Ofsted has issued almost 100 formal warning notices to suspected illegal schools in the past three years, new figures reveal.
The inspectorate has published figures today showing that since 2016 it has carried more than 600 investigations into reports of unregistered schools.
The data shows that the investigations have resulted in 293 settings being inspected by Ofsted teams.
The majority of the unregistered schools – 75 per cent – were not faith-based.
The data published today also shows that there are 23 ongoing investigations where Ofsted is trying to establish what type of provision is being offered.
Crackdown on unregistered schools
Last year the watchdog warned that inspection teams had found pupils being taught in "shocking and appalling" conditions at unregistered and illegal schools with open sewers, rat traps, exposed electrics and temporary buildings stacked on top of each other.
Updated figures published today show that there have been 95 warning notices issues by Ofsted following investigations into unregistered schools between January 2016 and the end of August last year.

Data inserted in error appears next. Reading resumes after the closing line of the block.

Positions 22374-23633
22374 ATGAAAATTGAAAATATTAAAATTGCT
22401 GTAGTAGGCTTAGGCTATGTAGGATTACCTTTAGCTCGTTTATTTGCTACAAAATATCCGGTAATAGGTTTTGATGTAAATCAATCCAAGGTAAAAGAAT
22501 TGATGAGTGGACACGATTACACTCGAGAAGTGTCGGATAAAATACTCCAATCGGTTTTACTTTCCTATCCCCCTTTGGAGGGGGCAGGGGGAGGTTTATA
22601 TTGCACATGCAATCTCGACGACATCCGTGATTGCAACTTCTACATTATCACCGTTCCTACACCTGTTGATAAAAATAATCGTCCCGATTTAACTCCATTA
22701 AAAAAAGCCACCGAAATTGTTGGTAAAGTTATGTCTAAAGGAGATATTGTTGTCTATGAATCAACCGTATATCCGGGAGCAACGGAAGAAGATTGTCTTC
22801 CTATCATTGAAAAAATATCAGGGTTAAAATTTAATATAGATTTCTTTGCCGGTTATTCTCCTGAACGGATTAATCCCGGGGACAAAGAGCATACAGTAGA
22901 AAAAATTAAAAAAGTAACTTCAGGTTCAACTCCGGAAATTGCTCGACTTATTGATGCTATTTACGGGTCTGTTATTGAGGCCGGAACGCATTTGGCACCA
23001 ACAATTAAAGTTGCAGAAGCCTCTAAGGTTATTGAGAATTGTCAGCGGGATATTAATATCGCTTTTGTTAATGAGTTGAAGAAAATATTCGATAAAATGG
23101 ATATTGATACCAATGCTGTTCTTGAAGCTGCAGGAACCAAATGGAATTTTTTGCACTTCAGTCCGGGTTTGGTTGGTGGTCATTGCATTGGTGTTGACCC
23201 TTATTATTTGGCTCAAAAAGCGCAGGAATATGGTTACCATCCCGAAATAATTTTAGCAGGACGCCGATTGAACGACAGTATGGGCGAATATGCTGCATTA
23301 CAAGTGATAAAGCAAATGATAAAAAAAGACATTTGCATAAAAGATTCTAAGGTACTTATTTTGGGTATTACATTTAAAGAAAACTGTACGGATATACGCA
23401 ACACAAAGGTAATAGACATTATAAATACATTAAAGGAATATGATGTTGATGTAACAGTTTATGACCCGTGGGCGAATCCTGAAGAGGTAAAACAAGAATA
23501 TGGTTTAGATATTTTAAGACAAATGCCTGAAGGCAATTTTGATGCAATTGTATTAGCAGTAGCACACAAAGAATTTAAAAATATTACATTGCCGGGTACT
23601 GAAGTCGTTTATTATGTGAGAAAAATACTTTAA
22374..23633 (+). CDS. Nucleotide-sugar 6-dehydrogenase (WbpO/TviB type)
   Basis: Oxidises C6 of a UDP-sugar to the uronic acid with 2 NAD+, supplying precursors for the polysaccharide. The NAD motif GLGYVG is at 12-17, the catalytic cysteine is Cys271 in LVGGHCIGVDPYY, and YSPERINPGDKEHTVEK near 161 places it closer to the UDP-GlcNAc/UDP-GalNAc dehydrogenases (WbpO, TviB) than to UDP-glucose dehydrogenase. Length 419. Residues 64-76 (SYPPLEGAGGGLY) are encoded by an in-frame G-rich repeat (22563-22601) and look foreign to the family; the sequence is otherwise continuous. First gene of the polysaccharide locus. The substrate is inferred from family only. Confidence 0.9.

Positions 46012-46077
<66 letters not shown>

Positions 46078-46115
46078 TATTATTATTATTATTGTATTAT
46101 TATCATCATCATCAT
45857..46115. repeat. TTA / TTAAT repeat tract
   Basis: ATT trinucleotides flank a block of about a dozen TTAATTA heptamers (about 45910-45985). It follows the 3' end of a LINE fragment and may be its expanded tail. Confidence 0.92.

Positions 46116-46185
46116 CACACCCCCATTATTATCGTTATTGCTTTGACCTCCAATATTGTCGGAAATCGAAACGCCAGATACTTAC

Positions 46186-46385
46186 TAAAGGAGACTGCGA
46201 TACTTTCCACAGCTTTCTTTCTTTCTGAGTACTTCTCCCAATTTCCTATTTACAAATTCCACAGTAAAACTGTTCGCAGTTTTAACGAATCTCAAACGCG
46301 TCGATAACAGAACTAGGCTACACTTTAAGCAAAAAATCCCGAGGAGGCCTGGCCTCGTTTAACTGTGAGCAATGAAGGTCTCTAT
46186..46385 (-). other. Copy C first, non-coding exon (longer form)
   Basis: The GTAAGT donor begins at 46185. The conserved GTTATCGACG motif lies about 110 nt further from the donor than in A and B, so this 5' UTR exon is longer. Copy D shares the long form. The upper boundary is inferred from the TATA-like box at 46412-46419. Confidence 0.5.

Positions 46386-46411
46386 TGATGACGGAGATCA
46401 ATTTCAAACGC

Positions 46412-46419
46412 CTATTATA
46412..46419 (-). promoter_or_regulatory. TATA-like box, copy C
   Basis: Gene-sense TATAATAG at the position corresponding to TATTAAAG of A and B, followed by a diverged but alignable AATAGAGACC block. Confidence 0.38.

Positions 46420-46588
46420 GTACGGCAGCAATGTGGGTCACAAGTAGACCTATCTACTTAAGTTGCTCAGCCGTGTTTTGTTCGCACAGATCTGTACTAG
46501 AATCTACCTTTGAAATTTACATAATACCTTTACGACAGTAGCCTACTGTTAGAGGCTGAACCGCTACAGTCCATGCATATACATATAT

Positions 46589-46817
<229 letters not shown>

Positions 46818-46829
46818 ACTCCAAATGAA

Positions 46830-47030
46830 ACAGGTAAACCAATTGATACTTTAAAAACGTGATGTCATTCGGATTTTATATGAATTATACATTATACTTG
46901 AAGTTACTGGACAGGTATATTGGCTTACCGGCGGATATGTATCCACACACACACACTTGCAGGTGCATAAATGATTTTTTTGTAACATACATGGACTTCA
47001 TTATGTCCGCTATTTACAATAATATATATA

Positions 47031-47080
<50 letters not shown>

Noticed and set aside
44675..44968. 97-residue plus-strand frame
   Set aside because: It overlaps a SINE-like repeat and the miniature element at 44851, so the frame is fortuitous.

In some cases an institution will get more than one warning notice. The statistics show that 83 institutions have been issued with notices.
Of these, 12 closed, 10 registered as schools and seven are still under investigation. However the majority of these institutions, (60 per cent) "changed their service to comply with legislation".
In order for an institution to be classed as a school there needs to be at least five children of compulsory school age attending and it needs to be based in a building.
It must also be offering “all or substantially all of a child’s education".
The Department for Education has issued guidance saying that 18 hours or more constitutes a full-time education.
Ofsted issues warning notices to institutions that it considers are operating an unregistered school and can seek to prosecute where these schools fail to comply.
The figures show that 28 per cent of unregistered school provided a general education and another 28 per cent were described as alternative provision.
Other unregistered schools were described as tuition centres, children’s homes, religious instruction, sports clubs and care farms.
Last year Ofsted said its inspection teams needed more powers to investigate illegal schools. Ofsted launched a crackdown on unregistered schools in 2016.
In 2019 it helped secure the first prosecution for operators of an illegal school.